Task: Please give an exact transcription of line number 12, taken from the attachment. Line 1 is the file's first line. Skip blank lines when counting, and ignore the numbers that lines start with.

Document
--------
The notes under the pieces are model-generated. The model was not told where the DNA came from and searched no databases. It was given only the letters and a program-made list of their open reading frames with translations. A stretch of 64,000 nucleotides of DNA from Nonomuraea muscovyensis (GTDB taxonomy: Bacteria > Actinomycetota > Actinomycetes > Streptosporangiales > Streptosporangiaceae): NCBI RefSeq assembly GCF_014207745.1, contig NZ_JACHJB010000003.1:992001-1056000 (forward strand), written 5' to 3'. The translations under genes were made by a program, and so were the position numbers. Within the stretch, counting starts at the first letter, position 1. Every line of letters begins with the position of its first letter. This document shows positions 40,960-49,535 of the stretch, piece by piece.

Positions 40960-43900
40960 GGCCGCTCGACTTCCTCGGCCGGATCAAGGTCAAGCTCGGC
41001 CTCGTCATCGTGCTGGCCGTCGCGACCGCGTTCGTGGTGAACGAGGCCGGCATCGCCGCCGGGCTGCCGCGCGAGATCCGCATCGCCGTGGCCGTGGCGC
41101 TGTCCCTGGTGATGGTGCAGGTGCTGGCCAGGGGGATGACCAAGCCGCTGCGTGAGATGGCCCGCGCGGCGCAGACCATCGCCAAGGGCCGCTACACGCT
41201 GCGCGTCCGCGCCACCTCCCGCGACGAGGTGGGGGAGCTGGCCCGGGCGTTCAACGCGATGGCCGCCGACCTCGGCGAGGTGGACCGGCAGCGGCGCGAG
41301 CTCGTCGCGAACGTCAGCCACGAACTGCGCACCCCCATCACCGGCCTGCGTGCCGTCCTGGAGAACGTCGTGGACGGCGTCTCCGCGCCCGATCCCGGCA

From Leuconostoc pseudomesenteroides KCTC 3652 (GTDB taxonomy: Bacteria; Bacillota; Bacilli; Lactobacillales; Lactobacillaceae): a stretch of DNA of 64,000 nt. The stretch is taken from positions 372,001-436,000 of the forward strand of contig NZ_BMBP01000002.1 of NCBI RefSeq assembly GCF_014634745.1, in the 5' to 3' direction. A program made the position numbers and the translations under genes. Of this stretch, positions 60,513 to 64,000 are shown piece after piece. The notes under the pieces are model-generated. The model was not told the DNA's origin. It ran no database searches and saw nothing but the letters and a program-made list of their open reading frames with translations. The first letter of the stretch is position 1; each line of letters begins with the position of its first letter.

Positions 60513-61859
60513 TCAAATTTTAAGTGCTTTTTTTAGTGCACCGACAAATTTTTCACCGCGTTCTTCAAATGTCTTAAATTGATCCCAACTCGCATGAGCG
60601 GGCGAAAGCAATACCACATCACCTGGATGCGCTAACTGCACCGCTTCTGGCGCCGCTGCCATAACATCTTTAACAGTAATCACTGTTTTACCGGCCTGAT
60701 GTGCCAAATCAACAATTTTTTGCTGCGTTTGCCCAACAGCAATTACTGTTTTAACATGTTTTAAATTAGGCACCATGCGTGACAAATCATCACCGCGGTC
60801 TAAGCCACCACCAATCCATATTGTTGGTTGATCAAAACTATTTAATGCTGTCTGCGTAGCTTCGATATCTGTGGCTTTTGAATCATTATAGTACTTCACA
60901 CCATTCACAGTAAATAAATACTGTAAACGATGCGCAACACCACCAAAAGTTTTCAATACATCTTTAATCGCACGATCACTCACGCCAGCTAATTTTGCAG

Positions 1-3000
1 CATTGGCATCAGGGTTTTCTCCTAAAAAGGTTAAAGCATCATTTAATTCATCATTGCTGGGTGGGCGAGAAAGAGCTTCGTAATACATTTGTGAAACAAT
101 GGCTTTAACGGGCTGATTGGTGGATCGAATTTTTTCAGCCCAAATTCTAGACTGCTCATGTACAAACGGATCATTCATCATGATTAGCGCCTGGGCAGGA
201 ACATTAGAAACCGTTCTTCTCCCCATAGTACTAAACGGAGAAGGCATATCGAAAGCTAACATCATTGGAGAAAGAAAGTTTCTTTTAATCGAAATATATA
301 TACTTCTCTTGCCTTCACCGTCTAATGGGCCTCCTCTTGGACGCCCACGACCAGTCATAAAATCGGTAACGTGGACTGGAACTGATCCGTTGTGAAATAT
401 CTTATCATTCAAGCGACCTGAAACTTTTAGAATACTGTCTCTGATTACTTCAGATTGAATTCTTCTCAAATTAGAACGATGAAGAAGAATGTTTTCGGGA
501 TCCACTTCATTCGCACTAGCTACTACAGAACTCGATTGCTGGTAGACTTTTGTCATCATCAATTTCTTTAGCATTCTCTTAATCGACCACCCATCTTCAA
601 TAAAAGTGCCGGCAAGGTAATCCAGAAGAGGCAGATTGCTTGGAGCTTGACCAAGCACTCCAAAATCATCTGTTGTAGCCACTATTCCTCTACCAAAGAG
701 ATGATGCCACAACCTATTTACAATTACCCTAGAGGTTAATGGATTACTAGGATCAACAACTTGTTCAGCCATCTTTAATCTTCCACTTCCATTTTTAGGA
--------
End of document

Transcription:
60701 GTGCCAAATCAACAATTTTTTGCTGCGTTTGCCCAACAGCAATTACTGTTTTAACATGTTTTAAATTAGGCACCATGCGTGACAAATCATCACCGCGGTC